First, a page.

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I had the pleasure of visiting the Mercado one day for lunch and it was probably my favorite place that I ate during the entire week… and Portland is full of really really really great food. Inside the Mercado, there is a coffee shop, juice bar, and even a grocery store with authentic Latino foods. Just outside the Mercado, there were nearly a dozen food trucks selling dishes from Latin America. I had a burrito, chips and salsa, fried plantains, and more, and ate it at one of the indoor tables. Everything was delicious and 100 times better than any Mexican restaurant that I’ve been to in the past. I’m still dreaming of that burrito. Yum!
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Aside from the food, the Mercado is just a remarkable place to visit in general. It was inspiring to see how passionate all of the food truck chefs were, and the passion certainly shows through in the food. If you’re looking for a delicious meal in the city, the Mercado is the perfect spot!
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Milagro Theatre

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 wheelchair accessible portland oregon things to do
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After you’ve chowed down on some Latin American foods at the Mercado, why not head to the theatre and enjoy a show? The Milagro Theatre is only about five miles from the Mercado and in this theatre, they perform Hispanic plays and works of art.
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Many of the shows are bilingual with subtitles displayed on a screen and they perform around a dozen shows per year. The theatre has been in operation in its current location since 1995, and has grown exponentially since. Tickets for shows are reasonably priced and if you need wheelchair accessible seating, just let the box office know. Wheelchair accessible seats are on the front row, so you’ll have a perfect view of the show.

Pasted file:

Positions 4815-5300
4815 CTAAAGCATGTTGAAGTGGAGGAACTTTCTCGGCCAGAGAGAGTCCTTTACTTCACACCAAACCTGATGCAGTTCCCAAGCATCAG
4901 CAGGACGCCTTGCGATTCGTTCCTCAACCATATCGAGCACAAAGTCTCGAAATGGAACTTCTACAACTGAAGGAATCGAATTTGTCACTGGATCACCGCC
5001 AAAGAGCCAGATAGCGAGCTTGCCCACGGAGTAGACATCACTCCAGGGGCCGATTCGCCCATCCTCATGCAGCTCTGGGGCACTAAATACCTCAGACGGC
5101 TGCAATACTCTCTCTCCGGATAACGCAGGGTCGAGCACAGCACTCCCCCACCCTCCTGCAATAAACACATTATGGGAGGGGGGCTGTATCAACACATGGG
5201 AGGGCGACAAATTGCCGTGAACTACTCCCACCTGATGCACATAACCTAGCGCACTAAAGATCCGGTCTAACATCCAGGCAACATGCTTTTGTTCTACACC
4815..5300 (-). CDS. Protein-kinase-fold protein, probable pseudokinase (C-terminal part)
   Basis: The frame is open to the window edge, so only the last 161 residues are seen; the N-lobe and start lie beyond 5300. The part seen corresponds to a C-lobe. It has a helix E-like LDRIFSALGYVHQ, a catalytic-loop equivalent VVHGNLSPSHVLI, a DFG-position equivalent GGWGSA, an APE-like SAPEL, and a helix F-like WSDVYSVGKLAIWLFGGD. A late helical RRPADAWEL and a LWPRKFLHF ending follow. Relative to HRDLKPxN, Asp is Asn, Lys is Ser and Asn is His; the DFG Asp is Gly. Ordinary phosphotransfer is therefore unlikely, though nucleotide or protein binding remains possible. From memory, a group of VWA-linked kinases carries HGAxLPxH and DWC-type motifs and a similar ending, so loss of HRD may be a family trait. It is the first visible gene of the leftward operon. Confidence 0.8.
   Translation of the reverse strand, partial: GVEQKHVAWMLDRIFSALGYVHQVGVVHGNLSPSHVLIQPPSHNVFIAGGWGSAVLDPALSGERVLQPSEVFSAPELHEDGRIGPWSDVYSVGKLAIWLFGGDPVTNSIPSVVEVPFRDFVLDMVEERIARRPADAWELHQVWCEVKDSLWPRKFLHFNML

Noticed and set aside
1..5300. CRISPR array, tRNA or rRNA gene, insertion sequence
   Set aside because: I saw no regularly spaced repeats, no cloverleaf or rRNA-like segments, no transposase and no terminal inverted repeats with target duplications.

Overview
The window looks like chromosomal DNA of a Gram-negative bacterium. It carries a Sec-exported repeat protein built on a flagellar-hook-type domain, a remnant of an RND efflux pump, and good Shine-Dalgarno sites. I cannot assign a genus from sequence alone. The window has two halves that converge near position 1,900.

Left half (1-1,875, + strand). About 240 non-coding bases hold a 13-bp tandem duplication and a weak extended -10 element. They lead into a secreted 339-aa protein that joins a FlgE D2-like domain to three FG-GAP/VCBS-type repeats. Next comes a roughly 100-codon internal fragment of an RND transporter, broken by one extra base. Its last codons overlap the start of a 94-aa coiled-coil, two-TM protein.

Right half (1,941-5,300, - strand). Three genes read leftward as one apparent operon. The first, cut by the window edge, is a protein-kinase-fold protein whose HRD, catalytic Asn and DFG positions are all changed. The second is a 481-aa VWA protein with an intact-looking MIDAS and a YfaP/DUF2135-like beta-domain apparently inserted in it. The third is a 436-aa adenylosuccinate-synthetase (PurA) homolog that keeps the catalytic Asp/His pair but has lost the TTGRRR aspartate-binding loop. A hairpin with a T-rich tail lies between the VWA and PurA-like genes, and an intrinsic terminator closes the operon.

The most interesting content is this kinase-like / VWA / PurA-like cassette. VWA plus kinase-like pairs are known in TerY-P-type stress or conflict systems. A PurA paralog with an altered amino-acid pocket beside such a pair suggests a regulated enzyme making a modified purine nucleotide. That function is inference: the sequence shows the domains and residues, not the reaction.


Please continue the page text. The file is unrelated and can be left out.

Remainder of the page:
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The Oregon Public House

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At the end of any day in Portland (or at the start of the day… it’s 5 o’clock somewhere, right?), you might want to grab a drink. There’s no better place to drink in the city, or even in the country, than The Oregon Public House. Why?? Because this is the nation’s first nonprofit pub!
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When you order a drink or food from The Oregon Public House, you can choose one of six organizations for your money to go toward. When I visited, some of the organizations were places like Building Blocks to Success, which empowers at risk youth through exposure to science, technology, engineering, and math (STEM), and the Rock N Roll Camp for Girls, which  serves girls, transgender, and gender nonconforming youth through a transformative week of music creation and performance. A nonprofit pub is such a unique and cool concept, and I never even felt guilty about ordering another drink because I knew that my money was going toward a great cause.
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Tom McCall Waterfront Park

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Since I stayed at The Nines in downtown Portland, the Tom McCall Waterfront Park was just a short stroll away. I visited it a couple times during my week in the city and it was a nice place to relax on a sunny day.
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This riverfront park has a 1.5 mile paved path along the Willamette River. It’s an ideal place for bikers, skaters, and wheelchair users to roll along the river and the views are great. I could see some of Portland’s bridges and the impressive skyline from the park.
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When I arrived to Portland, I didn’t really know what to expect (other than delicious doughnuts), but after spending a week in the City of Roses, I fell in love with it. From a beautiful Chinese garden to delicious foods and diversity, Portland offers something for everyone and is a fantastic city for wheelchair users. If you’re looking to visit an off-the-beaten-trail destination in the U.S., consider rolling to the Pacific Northwest and the stunning city of Portland.

wheelchair accessible portland oregon things to do